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P.S., Unusual Ski Race

February 24, 1985|FRANK RILEY | Riley is travel columnist for Los Angeles magazine and a regular contributor to this section

PALM SPRINGS — Move over, Norway, and Wisconsin, too. Make room for the Palm Springs "Birkebeiner."

Coming up Sunday, March 3, is the first-time-ever "Ski Palm Springs" Cross-Country Ski Race.

This could be the beginning of the world's most unusual Birkebeiner, patterned after the classic cross-country ski race over the old Viking trail from Lillehammer to Rena in Norway.

Cable, Wis., introduced the American Birkebeiner in 1972, and it draws 8,000 cross-country skiers from around the world, plus spectators to book every available accommodation.

So why not a Palm Springs Birkebeiner as a visitor attraction?

But maybe we should first make clear that this isn't a bit of Miami humor to twit Palm Springs about the snow that powdered swimming pool covers during the most unusual cold spell of January.

That cold spell did enough to hurt what should have been the highest of high season tourism, without any jokes being made about it now that the weather has turned balmy again.

Spinoff Benefit

But the touch of real winter produced a spinoff benefit of sparkling white snowfields in Mt. San Jacinto State Park at the top of the Palm Springs Aerial Tramway, 8,500 feet above the swimming pools of this desert spa.

The result has been to boom the year-by-year growth of interest in bringing cross-country skis as well as tennis rackets, swim gear and golf clubs on a winter weekend or vacation in and around Palm Springs.

This makes the timing perfect for the first ski race of what could well become an annual counterpart to the Bob Hope Golf Classic.

There will be two races on March 3, a 5K and a 10K. Terrain is available in this 13,000-acre state park, with its 54 miles of hiking trails, to expand the cross-country course into the 55-kilometer distance of a Birkebeiner.

Already the tram has quite literally become the No. 1 Palm Springs attraction this winter. When we rode up on the tram with cross-country skis on the sunlit warm-again Sunday of Feb. 10, we became part of the 2,300 riders for that day.

Our tram car, and every other one we saw start up the mountain, carried a capacity load of 80 passengers. Some brought their own skis; others rented skis, boots and poles from the Nordic Ski Center at the top, which also has gear for youngsters who just want to sit and slide gleefully down a small slope.

Skiers and Spectators

At the Birkebeiners in Norway and Wisconsin we have shared the snow with skiers and spectators from as far away as Japan, Australia and New Zealand. The base for such an international event has already been set at the Palm Springs Tram, which distributes free information leaflets to visitors printed in both English and Japanese.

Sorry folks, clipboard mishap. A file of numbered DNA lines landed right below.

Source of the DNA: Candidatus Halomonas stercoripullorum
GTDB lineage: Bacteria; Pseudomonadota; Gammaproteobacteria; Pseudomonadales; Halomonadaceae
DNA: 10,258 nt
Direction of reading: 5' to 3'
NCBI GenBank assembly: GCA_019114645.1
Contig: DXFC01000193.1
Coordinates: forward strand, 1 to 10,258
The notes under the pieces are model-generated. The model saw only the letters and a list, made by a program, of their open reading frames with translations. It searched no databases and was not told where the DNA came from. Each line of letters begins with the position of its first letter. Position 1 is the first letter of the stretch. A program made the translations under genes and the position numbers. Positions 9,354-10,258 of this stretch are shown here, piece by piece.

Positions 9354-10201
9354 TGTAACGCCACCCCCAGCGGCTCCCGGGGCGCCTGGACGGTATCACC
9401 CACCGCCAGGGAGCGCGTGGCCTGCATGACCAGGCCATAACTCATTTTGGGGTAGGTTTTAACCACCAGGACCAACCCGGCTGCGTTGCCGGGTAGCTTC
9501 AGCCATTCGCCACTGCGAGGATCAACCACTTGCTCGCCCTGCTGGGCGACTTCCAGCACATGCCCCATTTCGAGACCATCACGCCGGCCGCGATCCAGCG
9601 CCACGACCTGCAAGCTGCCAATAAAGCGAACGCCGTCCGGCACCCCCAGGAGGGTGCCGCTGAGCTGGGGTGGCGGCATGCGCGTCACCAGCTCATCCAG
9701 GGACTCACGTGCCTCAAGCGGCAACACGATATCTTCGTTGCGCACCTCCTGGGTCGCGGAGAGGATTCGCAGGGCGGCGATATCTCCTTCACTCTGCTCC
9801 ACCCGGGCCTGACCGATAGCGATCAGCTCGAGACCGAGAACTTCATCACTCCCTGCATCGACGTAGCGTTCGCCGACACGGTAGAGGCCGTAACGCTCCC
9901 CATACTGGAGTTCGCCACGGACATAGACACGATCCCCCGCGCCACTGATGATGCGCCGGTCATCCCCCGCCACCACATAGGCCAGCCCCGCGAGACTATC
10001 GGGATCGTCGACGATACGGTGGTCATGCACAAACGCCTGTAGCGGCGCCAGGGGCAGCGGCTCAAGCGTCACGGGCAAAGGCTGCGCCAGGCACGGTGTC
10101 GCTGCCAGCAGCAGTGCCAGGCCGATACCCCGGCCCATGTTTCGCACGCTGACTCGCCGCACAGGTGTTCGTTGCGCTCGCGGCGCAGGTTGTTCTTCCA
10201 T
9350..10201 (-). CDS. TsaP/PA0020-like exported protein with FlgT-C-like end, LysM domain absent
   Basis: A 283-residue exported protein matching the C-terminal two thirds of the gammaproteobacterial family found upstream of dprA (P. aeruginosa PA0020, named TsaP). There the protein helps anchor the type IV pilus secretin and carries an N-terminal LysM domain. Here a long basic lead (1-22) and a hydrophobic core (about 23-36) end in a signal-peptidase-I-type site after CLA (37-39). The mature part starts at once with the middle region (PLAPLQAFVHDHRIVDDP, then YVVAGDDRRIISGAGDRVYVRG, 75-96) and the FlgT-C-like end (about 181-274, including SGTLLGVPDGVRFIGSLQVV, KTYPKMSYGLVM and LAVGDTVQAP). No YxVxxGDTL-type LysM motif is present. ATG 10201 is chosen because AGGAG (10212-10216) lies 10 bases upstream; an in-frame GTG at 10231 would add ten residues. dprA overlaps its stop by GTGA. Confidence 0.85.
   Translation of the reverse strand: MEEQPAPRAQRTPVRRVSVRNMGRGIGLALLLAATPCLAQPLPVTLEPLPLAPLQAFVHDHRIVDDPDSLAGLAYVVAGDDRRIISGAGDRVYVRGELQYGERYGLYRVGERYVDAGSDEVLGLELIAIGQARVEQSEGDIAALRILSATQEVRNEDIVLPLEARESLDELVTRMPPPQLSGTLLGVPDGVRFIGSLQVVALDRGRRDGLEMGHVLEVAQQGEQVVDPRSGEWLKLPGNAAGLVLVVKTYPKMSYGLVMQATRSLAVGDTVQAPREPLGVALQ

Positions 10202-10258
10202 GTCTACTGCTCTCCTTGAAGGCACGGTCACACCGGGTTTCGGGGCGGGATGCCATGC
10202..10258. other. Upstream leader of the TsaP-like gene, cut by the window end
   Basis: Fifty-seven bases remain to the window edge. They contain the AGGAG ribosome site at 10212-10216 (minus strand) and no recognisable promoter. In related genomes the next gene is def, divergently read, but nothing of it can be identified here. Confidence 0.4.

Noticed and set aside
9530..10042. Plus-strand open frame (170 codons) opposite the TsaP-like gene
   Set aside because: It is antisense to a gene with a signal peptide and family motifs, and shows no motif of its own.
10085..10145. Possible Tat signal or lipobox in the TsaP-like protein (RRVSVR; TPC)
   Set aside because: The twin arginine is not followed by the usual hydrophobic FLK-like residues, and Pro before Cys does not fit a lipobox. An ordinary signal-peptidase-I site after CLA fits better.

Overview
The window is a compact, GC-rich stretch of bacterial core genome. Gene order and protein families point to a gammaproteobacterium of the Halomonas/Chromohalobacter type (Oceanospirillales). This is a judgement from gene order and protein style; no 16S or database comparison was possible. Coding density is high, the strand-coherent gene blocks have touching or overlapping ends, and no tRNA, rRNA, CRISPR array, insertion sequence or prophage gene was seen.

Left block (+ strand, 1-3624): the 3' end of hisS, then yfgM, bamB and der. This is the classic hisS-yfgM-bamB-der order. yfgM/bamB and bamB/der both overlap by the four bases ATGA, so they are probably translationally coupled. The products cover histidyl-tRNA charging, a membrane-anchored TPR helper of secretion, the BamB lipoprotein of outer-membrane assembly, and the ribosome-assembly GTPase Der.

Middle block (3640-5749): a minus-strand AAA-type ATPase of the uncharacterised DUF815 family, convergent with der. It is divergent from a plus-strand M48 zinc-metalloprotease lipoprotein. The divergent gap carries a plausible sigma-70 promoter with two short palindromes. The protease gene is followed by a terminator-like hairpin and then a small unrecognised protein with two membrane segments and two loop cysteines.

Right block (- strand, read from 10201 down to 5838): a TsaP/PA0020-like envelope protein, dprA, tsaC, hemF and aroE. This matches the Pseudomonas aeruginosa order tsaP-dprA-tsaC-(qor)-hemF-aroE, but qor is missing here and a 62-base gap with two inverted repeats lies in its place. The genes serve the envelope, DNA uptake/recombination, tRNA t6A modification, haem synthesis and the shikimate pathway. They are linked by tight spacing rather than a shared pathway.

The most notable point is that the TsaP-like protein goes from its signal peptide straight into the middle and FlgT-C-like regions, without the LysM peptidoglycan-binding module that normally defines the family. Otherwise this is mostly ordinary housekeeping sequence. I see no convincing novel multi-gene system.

Sharing our tram car was a tour group from Japan; four were dressed for cross-country skiing. Standing next to us beside the window was a young family from Frankfurt, West Germany; the wife and husband and their 9-year-old son. All would rent skis.

We traveled the nearly 6,000 feet of vertical rise, a cable span of 12,800 feet, in about 13 minutes. Looking ahead, we could have been ascending a canyon in the Swiss Alps. Behind and below us, small lakes sparkled on a golf course.

There has long been an awareness of cross-country skiing at the top of the tram, but the specifics are not yet known to most Palm Springs visitors.

Ski trails, as do the summer hiking trails, begin at the Long Valley Ranger Station a few hundred yards from the walkway that winds down the slope from the Upper Tramway Terminal. If you bring your own skis, you can begin on this slope.

We watched a perfectly executed telemark turn when we paused to snap a few photos about halfway down the walk. We also watched children throwing snowballs and clomping on snowshoes. Grandparents applauded their efforts.

Clearly Into Focus

Paradoxically, the snow-covered meadows and slopes brought a microcosm of Palm Springs in this winter of 1985 more clearly into focus than you could ever see it down on Palm Canyon Drive, on a tennis court or golf course, or around a pool. This isn't the elite tourism of the past or the mass tourism many in Palm Springs fear.

Many people from the Los Angeles area were among this international smorgasbord in the snow: young families and middle-aging families, grandparents who could still be nostalgic for the snows of yesteryear in the East and Midwest, just so they could descend from it to sun beside a pool.

There was affluence up here, but also enough budget consciousness to appreciate the values offered by an $8.95 round-trip tram ticket, or $4.95 for children 3 to 12. We met Canadians on the ski trails as well as visitors from Montana, Vermont and Texas.

We've been cross-country skiing up here for at least a dozen winters, but never have had such a feeling of being with the present and future of Palm Springs and the other desert communities.

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